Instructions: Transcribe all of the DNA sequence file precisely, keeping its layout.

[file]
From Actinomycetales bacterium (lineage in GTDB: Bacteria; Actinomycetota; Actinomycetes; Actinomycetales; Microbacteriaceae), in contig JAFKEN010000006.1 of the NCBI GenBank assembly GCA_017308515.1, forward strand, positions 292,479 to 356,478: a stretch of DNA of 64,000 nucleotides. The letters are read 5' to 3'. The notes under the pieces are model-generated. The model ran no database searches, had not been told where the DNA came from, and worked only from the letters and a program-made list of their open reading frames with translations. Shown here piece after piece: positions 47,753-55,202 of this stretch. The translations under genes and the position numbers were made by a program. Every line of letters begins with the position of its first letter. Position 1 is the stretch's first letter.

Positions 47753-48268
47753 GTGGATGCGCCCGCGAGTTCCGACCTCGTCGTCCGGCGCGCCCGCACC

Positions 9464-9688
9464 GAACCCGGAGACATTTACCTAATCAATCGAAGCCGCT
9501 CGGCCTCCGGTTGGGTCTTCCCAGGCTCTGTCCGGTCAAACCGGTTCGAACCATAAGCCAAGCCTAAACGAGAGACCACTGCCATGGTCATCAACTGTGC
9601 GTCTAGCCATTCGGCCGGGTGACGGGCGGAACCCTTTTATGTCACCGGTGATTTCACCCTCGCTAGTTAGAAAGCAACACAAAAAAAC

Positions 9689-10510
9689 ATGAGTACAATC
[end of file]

From Actinomycetales bacterium (lineage in GTDB: Bacteria; Actinomycetota; Actinomycetes; Actinomycetales; Microbacteriaceae), in contig JAFKEN010000006.1 of the NCBI GenBank assembly GCA_017308515.1, forward strand, positions 292,479 to 356,478: a stretch of DNA of 64,000 nucleotides. The letters are read 5' to 3'. The notes under the pieces are model-generated. The model ran no database searches, had not been told where the DNA came from, and worked only from the letters and a program-made list of their open reading frames with translations. Shown here piece after piece: positions 47,753-55,202 of this stretch. The translations under genes and the position numbers were made by a program. Every line of letters begins with the position of its first letter. Position 1 is the stretch's first letter.

Positions 47753-48268
47753 GTGGATGCGCCCGCGAGTTCCGACCTCGTCGTCCGGCGCGCCCGCACC

Positions 9464-9688
9464 GAACCCGGAGACATTTACCTAATCAATCGAAGCCGCT
9501 CGGCCTCCGGTTGGGTCTTCCCAGGCTCTGTCCGGTCAAACCGGTTCGAACCATAAGCCAAGCCTAAACGAGAGACCACTGCCATGGTCATCAACTGTGC
9601 GTCTAGCCATTCGGCCGGGTGACGGGCGGAACCCTTTTATGTCACCGGTGATTTCACCCTCGCTAGTTAGAAAGCAACACAAAAAAAC

Positions 9689-10510
9689 ATGAGTACAATC